The new 20mph limits in Wales have not harmed education provision in Pembrokeshire, or led to longer days for children, councillors have heard.

Concerns had been raised by Newport and Dinas Independent Group councillor Huw Murphy that the speed reductions would harm children’s education due to longer journey times to and from school.

A submitted question by Cllr Murphy, heard at the October 12 meeting of the county council, asked: “Can the Cabinet Lead for Education [Cllr Guy Woodham] please inform councillors and residents of Pembrokeshire what impact the recent implementation of the new 20mph speed limit has had on the delivery of education within Pembrokeshire?”

The submitted question went on to say: “The change in legislation will probably be more keenly felt in secondary schools and rural schools due to likely longer journey times, with pupils either having to catch bus transport earlier (on many occasions in dark weather) and arrive home later or alternatively the school teaching day will be reduced to avoid pupils catching bus transport earlier in the day and arriving home later in the afternoon.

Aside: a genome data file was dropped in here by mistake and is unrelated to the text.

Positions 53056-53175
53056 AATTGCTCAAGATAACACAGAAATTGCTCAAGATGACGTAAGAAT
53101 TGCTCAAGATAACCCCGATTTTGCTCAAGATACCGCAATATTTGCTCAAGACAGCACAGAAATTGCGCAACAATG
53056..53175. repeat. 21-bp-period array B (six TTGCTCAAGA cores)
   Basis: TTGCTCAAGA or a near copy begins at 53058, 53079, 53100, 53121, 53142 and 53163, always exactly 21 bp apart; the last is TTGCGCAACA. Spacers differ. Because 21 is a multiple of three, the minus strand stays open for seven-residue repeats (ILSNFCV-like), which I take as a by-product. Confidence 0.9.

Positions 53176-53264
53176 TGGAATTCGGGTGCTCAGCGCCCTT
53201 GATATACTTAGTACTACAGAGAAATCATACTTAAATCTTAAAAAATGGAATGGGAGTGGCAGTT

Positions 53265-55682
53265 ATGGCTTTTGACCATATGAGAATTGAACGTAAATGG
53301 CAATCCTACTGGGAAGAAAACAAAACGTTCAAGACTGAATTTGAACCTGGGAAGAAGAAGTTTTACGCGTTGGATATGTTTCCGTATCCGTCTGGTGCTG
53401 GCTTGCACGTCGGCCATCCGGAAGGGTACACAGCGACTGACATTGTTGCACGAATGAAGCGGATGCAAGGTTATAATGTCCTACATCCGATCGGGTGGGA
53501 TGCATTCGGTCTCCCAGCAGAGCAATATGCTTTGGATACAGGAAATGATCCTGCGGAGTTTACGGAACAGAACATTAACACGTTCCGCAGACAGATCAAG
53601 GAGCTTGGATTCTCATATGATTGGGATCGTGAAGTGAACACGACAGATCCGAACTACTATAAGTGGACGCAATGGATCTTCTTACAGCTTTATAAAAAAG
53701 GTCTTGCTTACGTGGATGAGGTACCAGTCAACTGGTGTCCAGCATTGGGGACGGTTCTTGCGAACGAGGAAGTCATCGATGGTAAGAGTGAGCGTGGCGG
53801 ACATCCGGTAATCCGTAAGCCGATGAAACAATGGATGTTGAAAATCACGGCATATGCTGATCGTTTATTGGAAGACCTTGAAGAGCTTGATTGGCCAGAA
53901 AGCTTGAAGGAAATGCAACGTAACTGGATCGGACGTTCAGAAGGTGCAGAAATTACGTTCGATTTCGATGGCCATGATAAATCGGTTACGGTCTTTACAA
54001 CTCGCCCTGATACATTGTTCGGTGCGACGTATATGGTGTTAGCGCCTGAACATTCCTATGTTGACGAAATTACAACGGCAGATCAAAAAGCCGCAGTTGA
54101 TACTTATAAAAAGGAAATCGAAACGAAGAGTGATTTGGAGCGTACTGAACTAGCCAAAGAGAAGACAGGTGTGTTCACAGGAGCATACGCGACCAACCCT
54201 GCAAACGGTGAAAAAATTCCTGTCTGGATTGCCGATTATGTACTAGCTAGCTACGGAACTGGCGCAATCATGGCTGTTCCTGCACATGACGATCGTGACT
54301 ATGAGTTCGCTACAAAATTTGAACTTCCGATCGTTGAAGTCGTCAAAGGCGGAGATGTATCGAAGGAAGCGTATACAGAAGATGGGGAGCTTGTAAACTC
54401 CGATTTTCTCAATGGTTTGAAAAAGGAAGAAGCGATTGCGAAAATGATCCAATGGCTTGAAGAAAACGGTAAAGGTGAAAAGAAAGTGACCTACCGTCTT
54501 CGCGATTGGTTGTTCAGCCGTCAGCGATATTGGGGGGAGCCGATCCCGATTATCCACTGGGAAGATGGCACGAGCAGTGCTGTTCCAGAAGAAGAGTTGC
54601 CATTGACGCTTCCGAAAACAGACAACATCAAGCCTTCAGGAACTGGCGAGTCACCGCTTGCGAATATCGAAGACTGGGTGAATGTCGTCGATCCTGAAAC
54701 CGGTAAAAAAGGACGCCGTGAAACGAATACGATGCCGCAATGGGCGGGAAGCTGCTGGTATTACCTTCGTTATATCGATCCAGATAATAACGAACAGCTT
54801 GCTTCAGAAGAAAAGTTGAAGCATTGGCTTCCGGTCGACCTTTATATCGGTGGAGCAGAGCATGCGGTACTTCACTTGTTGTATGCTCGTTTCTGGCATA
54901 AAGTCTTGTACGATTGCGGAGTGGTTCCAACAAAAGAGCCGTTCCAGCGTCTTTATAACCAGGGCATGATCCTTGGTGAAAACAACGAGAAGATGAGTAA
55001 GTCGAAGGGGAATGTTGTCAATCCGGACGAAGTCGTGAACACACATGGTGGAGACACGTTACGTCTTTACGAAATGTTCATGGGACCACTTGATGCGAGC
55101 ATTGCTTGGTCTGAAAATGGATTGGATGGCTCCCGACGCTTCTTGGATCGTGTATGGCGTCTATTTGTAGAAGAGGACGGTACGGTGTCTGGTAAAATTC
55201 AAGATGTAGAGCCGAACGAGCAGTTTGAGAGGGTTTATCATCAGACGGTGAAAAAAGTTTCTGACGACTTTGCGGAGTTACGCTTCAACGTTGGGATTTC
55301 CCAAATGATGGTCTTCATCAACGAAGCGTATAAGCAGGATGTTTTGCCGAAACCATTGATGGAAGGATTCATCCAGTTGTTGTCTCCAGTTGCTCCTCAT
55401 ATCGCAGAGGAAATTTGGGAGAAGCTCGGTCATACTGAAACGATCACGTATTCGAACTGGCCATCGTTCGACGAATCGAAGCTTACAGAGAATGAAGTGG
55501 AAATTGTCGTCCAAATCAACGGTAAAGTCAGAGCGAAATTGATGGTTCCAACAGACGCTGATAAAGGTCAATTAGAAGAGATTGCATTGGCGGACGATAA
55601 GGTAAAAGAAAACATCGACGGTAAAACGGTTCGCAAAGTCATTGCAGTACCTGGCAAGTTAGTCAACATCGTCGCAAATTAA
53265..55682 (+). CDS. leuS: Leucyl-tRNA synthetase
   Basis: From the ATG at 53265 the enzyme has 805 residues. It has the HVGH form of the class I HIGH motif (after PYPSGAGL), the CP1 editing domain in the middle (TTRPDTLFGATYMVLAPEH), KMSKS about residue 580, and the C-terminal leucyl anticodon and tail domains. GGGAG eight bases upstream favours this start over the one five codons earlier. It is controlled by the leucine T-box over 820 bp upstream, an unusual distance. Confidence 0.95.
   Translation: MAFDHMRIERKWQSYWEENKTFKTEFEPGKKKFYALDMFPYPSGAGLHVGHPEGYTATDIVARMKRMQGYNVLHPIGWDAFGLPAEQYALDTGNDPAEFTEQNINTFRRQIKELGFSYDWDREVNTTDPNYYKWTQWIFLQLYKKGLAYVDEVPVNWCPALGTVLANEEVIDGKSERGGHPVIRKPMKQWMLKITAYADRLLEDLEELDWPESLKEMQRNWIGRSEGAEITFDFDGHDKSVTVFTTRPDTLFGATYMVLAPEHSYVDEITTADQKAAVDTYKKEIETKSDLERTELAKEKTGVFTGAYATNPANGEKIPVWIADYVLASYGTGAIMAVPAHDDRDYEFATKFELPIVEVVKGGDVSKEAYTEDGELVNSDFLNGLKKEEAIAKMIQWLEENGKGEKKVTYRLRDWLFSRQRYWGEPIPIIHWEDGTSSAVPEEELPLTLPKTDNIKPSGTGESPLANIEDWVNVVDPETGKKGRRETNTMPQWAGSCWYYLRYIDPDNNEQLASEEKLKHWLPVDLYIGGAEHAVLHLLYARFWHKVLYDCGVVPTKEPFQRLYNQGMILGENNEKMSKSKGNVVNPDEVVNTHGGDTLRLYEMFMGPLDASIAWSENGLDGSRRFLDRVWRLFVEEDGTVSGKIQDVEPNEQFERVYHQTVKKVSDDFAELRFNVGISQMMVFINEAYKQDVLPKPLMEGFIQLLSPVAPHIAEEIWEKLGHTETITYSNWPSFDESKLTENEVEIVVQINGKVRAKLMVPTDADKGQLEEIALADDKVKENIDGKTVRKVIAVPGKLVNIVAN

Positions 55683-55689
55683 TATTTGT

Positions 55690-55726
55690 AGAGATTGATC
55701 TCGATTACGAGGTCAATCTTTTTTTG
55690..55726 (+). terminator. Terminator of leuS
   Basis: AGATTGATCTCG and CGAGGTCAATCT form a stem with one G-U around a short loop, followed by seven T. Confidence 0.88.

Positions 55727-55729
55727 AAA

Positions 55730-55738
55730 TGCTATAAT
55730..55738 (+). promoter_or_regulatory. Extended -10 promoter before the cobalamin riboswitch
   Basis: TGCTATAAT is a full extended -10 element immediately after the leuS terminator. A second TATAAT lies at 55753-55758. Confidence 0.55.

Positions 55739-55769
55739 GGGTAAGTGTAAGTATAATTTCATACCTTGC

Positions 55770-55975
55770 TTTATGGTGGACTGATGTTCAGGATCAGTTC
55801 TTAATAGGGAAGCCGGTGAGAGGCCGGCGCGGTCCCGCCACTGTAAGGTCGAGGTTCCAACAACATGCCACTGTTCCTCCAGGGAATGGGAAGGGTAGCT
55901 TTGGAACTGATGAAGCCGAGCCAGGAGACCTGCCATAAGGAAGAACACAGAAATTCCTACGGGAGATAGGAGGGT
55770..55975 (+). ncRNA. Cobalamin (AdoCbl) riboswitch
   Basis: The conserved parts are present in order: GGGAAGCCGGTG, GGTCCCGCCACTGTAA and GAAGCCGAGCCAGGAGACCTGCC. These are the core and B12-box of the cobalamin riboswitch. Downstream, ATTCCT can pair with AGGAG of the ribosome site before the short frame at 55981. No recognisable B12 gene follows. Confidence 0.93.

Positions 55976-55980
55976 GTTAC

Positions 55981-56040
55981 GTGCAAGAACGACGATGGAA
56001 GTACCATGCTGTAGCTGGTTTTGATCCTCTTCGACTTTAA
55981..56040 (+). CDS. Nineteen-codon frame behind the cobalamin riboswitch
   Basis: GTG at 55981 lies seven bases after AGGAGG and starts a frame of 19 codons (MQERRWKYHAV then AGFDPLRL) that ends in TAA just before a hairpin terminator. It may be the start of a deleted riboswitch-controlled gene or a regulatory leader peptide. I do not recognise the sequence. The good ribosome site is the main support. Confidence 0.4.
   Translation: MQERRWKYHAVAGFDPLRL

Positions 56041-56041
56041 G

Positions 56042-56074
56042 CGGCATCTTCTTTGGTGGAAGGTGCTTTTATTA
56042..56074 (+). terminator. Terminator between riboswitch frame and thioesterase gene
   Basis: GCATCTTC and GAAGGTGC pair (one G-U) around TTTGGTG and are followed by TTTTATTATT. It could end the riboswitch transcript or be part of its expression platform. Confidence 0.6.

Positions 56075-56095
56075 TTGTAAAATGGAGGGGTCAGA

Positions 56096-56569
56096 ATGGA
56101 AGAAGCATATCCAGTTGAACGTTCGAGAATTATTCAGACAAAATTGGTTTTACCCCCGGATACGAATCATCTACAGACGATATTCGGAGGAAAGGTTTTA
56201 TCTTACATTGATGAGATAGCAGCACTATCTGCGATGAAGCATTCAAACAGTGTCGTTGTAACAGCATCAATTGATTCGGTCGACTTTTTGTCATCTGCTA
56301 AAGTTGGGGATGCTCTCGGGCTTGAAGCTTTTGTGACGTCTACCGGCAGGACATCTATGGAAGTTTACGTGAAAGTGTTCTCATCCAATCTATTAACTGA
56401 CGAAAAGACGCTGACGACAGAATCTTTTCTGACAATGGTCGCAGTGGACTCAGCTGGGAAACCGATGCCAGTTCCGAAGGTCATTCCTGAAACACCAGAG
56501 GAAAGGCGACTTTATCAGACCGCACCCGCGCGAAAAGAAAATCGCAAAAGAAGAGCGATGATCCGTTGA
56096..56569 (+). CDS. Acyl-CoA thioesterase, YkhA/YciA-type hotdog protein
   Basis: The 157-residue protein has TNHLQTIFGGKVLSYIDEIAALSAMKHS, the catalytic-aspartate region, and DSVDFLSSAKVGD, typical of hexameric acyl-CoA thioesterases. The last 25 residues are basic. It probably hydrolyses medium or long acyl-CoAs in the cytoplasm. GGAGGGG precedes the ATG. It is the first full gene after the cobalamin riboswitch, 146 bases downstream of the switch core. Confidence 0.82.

“The new 20mph speed limit will inevitably have a consequence on education in Pembrokeshire, be it reduced teaching times or a longer day for pupils due to increased travelling times.”

Responding, Cllr Woodham said: “To date, there is no impact on the delivery of education across the county of Pembrokeshire.

“The school day has not been affected or altered; our school transport team have not been made aware of any significant impact on the journey times to schools from drivers or operators following the introduction of the 20mph speed limits.”

Cllr Murphy, responding, said he just wanted it confirmed that pupils’ education would not be compromised, adding: “It’s incumbent that teaching time is not lost.”